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Kabigan Waterfalls, Pagudpud, Ilocos Norte

No, the name of this waterfalls in Barangay Balaoi, Pagudpud, Ilocos Norte isn’t derived from the Filipino 'kaibigan’ which means 'friend', rather, it is derived from the word 'kabig' which in this sense, means 'to collect'. More specifically, it pertains to how the water from the streams coming from the falls is collected and then shifted for the irrigation in the area.

    The origin of the name Pagudpud 

    Most of the times, we don’t get to know and hear the story about the origin of a place’s name and are left to make guesses.

    Story behind the name 'Pagudpud'? Clue: Pagod and Pudpud.

    Kabigan Falls Entry Point and Entrance Fee

    The starting point for the trek to the falls isn’t hard to find as it is along the Pan-Philippine Highway. The entrance fee costs 20 Php per head and 100 Php for the guide.

    Click at these coordinates to open in Google Maps: 18.602358, 120.853297

    There's a parking space (actually a basketball court) that can be used by visitors just by the information area.

    Parking space by the starting point of the trek to the Kabigan Falls.

    Trek to Kabigan Falls

    Lots of greens!

    The trek was generally easy and flat and involved crossing a few bridged streams. It took us about 40 minutes to reach the waterfalls and all along the scenery on the way was a treat itself.

    Kids from the place enjoying their natural playground.

    A house seen standing amidst a rice field on the way to the Kabigan Falls.

    Early on the trek, you will see houses surrounded by rice fields. It was quite a refreshing place to be in. A panorama to behold in its entirety. I was almost always behind the group taking photos, absorbing the rustic view.

    Probably a native (old-fashioned) apparatus for catching fish.

    Inside the Woods to the Kabigan Falls

    As we went farther, further in towards the falls, the surroundings started to change: from the sunny open field to the colder shaded woods.

    The shaded trail to the falls.

    More stream as we went on, closer to the falls.

    Photographing the Water Stream without a Tripod

    During the whole trip there were a lot of spots and instances I wanted to stop and stay longer to photograph the running water.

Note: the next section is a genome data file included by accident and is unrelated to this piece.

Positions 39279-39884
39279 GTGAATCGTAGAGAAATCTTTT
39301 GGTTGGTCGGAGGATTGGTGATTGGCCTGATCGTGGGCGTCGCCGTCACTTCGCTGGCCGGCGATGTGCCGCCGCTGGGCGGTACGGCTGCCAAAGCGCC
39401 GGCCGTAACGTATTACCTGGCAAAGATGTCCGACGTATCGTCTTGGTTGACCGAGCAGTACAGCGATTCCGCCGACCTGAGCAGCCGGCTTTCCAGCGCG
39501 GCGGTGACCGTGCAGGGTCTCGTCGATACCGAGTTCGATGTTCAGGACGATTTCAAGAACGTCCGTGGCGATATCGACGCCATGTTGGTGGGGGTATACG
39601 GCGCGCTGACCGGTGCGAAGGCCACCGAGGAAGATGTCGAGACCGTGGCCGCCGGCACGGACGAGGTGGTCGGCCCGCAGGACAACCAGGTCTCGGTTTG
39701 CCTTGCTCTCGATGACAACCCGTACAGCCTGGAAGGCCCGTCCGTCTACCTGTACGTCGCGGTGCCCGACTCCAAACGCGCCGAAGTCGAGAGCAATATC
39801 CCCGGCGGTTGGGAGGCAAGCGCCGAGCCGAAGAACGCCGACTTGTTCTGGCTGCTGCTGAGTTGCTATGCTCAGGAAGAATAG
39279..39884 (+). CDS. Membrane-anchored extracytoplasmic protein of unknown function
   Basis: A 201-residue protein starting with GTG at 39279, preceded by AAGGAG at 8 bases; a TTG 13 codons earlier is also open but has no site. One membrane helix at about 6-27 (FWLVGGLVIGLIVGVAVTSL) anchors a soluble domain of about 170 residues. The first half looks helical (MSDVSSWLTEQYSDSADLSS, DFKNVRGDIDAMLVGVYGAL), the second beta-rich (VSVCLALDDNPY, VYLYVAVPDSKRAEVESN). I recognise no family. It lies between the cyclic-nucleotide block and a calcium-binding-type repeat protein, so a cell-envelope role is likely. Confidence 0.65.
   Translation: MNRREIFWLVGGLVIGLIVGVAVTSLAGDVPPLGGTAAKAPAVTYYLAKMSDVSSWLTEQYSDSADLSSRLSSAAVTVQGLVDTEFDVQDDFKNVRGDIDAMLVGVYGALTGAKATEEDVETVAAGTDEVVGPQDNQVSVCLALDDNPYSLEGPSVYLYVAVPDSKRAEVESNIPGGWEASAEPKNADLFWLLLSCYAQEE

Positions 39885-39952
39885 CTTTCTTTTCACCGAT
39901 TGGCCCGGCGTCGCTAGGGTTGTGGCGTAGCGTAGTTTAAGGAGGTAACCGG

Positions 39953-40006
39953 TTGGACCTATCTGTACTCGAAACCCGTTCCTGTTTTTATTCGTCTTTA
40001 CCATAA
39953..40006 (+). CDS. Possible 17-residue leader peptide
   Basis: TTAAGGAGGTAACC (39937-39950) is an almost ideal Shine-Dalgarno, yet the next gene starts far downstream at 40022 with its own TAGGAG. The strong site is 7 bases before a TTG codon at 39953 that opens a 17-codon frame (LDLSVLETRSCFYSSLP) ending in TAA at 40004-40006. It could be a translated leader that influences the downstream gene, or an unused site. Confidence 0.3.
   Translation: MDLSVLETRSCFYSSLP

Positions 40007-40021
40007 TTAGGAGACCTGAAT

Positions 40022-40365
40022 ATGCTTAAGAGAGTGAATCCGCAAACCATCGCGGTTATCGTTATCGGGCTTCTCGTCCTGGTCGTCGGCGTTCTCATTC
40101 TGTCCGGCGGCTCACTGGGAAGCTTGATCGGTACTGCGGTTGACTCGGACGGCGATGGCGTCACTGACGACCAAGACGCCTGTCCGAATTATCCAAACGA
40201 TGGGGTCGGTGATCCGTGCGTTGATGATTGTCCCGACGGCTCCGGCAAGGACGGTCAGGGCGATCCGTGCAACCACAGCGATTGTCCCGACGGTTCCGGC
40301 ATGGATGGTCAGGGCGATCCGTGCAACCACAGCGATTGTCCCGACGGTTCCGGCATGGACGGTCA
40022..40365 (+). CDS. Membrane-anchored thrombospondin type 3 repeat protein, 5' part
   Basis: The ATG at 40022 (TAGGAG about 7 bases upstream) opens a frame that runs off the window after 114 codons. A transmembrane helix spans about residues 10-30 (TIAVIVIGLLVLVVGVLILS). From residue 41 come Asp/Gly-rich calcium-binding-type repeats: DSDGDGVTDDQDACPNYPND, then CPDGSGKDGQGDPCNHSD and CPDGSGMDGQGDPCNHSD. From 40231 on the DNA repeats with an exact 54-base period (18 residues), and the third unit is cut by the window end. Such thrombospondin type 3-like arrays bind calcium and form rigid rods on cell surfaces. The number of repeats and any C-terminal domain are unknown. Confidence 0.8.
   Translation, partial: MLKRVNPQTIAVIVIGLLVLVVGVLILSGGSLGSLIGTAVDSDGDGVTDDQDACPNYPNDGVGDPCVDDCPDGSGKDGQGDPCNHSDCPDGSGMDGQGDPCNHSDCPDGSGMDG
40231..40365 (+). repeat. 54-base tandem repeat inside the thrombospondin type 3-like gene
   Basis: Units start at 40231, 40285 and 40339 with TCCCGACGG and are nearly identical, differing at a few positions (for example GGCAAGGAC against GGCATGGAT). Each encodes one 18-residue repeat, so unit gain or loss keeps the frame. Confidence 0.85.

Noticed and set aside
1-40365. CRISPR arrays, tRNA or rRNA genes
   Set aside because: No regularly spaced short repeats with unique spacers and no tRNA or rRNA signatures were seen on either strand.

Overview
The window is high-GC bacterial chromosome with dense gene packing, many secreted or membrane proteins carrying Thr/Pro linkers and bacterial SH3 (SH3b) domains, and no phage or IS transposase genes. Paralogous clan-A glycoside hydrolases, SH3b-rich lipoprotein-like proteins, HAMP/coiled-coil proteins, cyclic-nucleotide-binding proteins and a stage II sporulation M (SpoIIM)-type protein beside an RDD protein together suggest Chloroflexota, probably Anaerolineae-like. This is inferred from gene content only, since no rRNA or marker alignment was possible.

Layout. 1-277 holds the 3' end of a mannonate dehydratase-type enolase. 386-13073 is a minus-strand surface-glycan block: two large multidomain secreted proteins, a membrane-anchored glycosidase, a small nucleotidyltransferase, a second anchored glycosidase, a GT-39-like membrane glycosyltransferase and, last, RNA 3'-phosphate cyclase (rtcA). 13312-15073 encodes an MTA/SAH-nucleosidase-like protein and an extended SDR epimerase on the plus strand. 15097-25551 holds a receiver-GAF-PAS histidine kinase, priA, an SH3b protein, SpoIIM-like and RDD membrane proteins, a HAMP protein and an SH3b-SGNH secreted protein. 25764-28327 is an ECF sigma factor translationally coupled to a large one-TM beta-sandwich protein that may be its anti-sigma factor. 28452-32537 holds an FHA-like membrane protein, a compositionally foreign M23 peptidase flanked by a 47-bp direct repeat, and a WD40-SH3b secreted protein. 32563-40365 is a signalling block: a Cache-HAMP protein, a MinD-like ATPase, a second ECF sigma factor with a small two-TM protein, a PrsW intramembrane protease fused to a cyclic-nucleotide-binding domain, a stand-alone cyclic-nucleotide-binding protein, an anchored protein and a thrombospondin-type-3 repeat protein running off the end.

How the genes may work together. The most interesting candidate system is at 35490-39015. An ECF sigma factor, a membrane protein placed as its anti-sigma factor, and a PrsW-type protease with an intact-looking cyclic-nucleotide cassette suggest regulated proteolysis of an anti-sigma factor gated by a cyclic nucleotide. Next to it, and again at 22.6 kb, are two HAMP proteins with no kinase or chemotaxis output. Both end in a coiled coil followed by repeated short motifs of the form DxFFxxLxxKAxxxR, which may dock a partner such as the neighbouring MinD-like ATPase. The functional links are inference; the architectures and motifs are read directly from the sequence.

I didn't bother bringing the tripod with me and just relied on a simple technique in taking slow shutter shots without a tripod which I believe other photographers probably also know.

    Using the camera strap, I'd fold it and turn it into a cushion and have a makeshift stand. Making sure the camera is balanced upon composing, with a timer (I actually used the wireless remote), the shot is taken.

    Two-and-a-half-seconds was enough for me to capture the water's movement. Not very silky (milky) but I got just what I wanted.

    The Refreshing Kabigan Falls

    I was keeping my expectations low on how the Kabigan Falls would look like. I didn't want to get hyped and get disappointed if the waterfalls was murky or had little running water. (But obviously, as shown in the first picture above, I loved the placed.)

    I have not been to many waterfalls in the Philippines (very few, in fact) but Kabigan Falls has to be one of the best.

    The two-tier Kabigan Waterfalls (or, I don't know if there's another higher tier).
    f/10, 2.5 seconds, ISO 100, Focal length of 18 mm (18-135 mm lens)

    The lower tier of the Kabigan Waterfalls

    The view away from the falls.

    We reached the basin after some 40 minutes and enjoyed the cool water. The photo below shows the scale of the falls, with Manong tour guide on the lower left portion:

    Manong Tour Guide as seen standing by the falls, giving the scale of the falls' height.

    Anna shooting the Kabigan Falls.

    f/22, 1.6 seconds, ISO 100, Focal length of 18 mm (18-135 mm lens)

    Photo from Ilyn's phone. (L-R) Me, Anna, Resty (far back), Kicco, Ilyn, Lawrence, and Oms.


    We had the pool by ourselves at that time except for this lady who was on her own. We actually saw her the previous day in Kapurpurawa, Burgos.

    A fellow visitor who was travelling solo.

    She was kind enough to take our group photo:

    Fellow traveler took a photo of us together with Manong guide.

    After refreshing, swimming, and taking photos, we went on. The whole activity indeed was fat-burning (wishfully) and we got hungry. We did not bring any food to snack on but on the way back, somewhere along the trek, there was actually a store that offered meriendas.

    We call this okoy in Montalban. Others call this lumpia.

    The store selling snacks/meryenda. The buko juice was refreshing!

    Manang from the store. Can't recall her good name. 

    Thank the Locals

    The local community and government are doing a great job in maintaining the place. Kabigan Falls is definitely a must-see when in Pagudpud, Ilocos Norte. If given a chance to stay longer, there's a lot of photographic opportunities to try in the place (just think of night long exposures alone and photographing more of the local people.)

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